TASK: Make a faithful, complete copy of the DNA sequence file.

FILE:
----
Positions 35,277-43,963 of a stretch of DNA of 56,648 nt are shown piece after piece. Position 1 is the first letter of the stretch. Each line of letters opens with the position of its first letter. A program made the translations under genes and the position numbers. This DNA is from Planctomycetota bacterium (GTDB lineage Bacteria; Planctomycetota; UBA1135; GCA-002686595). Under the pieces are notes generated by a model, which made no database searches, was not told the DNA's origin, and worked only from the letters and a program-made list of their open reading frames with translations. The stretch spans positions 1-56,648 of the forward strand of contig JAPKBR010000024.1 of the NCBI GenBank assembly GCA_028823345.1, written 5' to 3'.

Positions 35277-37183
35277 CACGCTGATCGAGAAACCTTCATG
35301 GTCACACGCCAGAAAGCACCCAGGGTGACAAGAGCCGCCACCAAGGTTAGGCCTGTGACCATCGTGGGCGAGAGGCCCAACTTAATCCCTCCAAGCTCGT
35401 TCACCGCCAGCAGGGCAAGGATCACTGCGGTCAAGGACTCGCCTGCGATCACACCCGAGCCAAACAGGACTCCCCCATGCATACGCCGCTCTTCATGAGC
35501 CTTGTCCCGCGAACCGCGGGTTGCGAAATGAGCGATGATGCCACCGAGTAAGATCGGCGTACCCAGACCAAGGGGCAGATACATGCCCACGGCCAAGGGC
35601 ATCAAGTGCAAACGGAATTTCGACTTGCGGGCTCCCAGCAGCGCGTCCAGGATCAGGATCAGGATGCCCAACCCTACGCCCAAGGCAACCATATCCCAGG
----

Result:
Positions 35,277-43,963 of a stretch of DNA of 56,648 nt are shown piece after piece. Position 1 is the first letter of the stretch. Each line of letters opens with the position of its first letter. A program made the translations under genes and the position numbers. This DNA is from Planctomycetota bacterium (GTDB lineage Bacteria; Planctomycetota; UBA1135; GCA-002686595). Under the pieces are notes generated by a model, which made no database searches, was not told the DNA's origin, and worked only from the letters and a program-made list of their open reading frames with translations. The stretch spans positions 1-56,648 of the forward strand of contig JAPKBR010000024.1 of the NCBI GenBank assembly GCA_028823345.1, written 5' to 3'.

Positions 35277-37183
35277 CACGCTGATCGAGAAACCTTCATG
35301 GTCACACGCCAGAAAGCACCCAGGGTGACAAGAGCCGCCACCAAGGTTAGGCCTGTGACCATCGTGGGCGAGAGGCCCAACTTAATCCCTCCAAGCTCGT
35401 TCACCGCCAGCAGGGCAAGGATCACTGCGGTCAAGGACTCGCCTGCGATCACACCCGAGCCAAACAGGACTCCCCCATGCATACGCCGCTCTTCATGAGC
35501 CTTGTCCCGCGAACCGCGGGTTGCGAAATGAGCGATGATGCCACCGAGTAAGATCGGCGTACCCAGACCAAGGGGCAGATACATGCCCACGGCCAAGGGC
35601 ATCAAGTGCAAACGGAATTTCGACTTGCGGGCTCCCAGCAGCGCGTCCAGGATCAGGATCAGGATGCCCAACCCTACGCCCAAGGCAACCATATCCCAGG